Recurrence patterns and second primary lung cancers after stereotactic body radiation therapy for early-stage non-small-cell lung cancer: Implications for surveillance Journal Article


Authors: Spratt, D. E.; Wu, A. J.; Adeseye, V.; Din, S. U.; Shaikh, F.; Woo, K. M.; Zhang, Z.; Foster, A.; Rosenzweig, K. E.; Gewanter, R.; Huang, J.; Rimner, A.
Article Title: Recurrence patterns and second primary lung cancers after stereotactic body radiation therapy for early-stage non-small-cell lung cancer: Implications for surveillance
Abstract: The optimal surveillance regimen remains unclear for patients treated with stereotactic body radiation therapy (SBRT) for early-stage non-small-cell lung cancer (SCLC). We assessed 366 patients with early-stage NSCLC treated with SBRT. In patients with progression after SBRT, 84% of cases occurred within the first 2 years. In patients who experienced second primary lung cancers, 33% of cases occurred after 2 years. Close monitoring beyond 2 years may be necessary in patients treated with SBRT. Background: Patients treated with stereotactic body radiation therapy (SBRT) for early-stage non-small-cell lung cancer (NSCLC) are subject to locoregional and distant recurrence, as well as the formation of second primary lung cancers (SPLCs). The optimal surveillance regimen for patients treated with SBRT for early-stage NSCLC remains unclear; we therefore investigated the posttreatment recurrence patterns and development of SPLCs. Methods: Three hundred sixty-six patients with pathologically proven inoperable early-stage NSCLC treated with SBRT between 2006 and 2013 were assessed. Patients underwent a computed tomographic (CT) scan of the chest every 3 months during years 1 and 2, every 6 months during years 3 and 4, and annually thereafter. Competing risk analysis was used for all time-to-event analyses. Results: With a median follow-up of 23 months, the 2-year cumulative incidence of local, nodal, and distant treatment failures were 12.2%, 16.1%, and 15.5%, respectively. In patients with disease progression after SBRT (n = 108), 84% (n = 91) of cases occurred within the first 2 years. Five percent (n = 19) of patients experienced SPLCs. The median time to development of an SPLC was 16.5 months (range, 6.5-71.1 months), with 33% (n = 6) of these patients experiencing SPLCs after 2 years. None of the never smokers, but 4% of former tobacco smokers and 15% of current tobacco smokers, experienced an SPLC (P = .005). Conclusion: Close monitoring with routine CT scans within the first 2 years after SBRT is effective in detecting early disease progression. In contrast, the risk for the development of an SPLC remains elevated beyond 2 years, particularly in former and current smokers.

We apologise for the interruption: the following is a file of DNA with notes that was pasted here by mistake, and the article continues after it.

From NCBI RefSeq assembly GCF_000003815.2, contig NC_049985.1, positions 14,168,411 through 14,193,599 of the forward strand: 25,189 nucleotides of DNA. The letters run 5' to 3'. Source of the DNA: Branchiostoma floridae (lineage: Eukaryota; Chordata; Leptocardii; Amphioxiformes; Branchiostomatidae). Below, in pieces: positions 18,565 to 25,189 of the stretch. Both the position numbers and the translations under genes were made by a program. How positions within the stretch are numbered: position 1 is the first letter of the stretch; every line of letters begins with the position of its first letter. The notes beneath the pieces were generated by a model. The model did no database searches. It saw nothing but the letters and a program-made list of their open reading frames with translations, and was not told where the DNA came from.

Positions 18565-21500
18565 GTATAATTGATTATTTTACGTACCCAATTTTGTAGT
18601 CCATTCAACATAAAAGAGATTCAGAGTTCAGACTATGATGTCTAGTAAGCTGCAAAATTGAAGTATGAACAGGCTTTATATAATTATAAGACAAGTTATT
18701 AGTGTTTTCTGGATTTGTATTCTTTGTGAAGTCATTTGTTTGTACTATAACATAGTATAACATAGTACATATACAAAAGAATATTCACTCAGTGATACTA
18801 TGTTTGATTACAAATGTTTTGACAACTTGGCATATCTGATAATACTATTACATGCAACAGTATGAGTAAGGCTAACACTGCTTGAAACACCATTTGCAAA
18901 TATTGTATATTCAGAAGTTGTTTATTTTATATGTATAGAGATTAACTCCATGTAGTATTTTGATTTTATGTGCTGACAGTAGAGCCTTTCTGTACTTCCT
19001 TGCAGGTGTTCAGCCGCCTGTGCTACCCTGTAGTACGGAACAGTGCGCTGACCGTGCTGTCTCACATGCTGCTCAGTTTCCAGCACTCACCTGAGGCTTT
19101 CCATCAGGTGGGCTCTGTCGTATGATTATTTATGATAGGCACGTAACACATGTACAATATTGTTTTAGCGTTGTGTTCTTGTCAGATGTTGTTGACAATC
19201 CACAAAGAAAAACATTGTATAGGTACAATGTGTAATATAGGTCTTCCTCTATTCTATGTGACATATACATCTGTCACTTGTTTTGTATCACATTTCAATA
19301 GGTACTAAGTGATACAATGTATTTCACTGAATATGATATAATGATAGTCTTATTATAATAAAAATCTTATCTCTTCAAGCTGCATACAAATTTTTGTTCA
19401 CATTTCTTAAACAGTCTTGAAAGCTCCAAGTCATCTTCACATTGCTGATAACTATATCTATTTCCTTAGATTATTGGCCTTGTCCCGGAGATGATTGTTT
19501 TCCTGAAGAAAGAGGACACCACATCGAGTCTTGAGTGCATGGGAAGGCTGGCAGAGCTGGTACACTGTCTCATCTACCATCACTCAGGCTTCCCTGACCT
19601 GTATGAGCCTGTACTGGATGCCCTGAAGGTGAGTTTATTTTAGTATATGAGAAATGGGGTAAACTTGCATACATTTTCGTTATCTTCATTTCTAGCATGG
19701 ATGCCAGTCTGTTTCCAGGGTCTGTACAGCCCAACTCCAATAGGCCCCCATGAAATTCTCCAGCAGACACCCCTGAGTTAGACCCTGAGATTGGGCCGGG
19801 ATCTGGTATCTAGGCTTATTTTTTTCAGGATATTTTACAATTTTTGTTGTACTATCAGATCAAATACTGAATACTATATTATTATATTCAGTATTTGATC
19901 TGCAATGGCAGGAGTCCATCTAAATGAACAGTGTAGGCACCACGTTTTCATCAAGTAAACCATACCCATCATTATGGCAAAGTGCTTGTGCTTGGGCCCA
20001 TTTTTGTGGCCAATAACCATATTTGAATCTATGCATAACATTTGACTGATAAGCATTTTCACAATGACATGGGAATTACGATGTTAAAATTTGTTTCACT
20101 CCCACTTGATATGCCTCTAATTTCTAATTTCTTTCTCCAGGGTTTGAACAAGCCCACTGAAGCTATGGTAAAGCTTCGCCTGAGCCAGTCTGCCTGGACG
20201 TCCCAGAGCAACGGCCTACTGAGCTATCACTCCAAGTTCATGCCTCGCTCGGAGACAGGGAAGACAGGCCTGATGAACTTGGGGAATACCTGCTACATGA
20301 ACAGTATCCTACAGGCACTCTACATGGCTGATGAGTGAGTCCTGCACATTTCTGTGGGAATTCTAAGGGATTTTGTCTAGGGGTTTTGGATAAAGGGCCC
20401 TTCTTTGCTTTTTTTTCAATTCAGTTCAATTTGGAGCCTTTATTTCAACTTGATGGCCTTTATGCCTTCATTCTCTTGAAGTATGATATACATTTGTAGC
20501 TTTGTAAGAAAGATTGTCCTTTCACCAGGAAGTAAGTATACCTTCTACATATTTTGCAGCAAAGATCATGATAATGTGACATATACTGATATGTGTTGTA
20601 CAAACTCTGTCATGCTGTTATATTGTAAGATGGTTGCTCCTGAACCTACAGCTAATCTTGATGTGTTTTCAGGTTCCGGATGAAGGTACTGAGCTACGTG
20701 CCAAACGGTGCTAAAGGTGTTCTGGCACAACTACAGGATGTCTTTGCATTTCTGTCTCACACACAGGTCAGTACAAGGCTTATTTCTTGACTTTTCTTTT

Keywords: radiotherapy; computed tomography; non-small-cell lung cancer; surveillance; early stage; stereotactic body radiation therapy (sbrt)
Journal Title: Clinical Lung Cancer
Volume: 17
Issue: 3
ISSN: 1525-7304
Publisher: Elsevier Inc.  
Date Published: 2016-05-01
Start Page: 177
End Page: 183.e2
Language: English
ACCESSION: WOS:000377399300003
DOI: 10.1016/j.cllc.2015.09.006
PROVIDER: wos
PMCID: PMC4887418
PUBMED: 26602271
Notes: Article; Proceedings Paper -- This work was presented at the 56th Annual Meeting of the American Society for Radiation Oncology (ASTRO) that took place September 14-17, 2014 in San Francisco, CA -- Source: Wos
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MSK Authors
  1. Zhigang Zhang
    241 Zhang
  2. James Huang
    119 Huang
  3. Andreas Rimner
    254 Rimner
  4. Abraham Jing-Ching Wu
    199 Wu
  5. Daniel Eidelberg Spratt
    83 Spratt
  6. Amanda Foster
    62 Foster
  7. Shaun Din
    16 Din
  8. Kaitlin Marie Woo
    97 Woo
  9. Fauzia   Shaikh
    8 Shaikh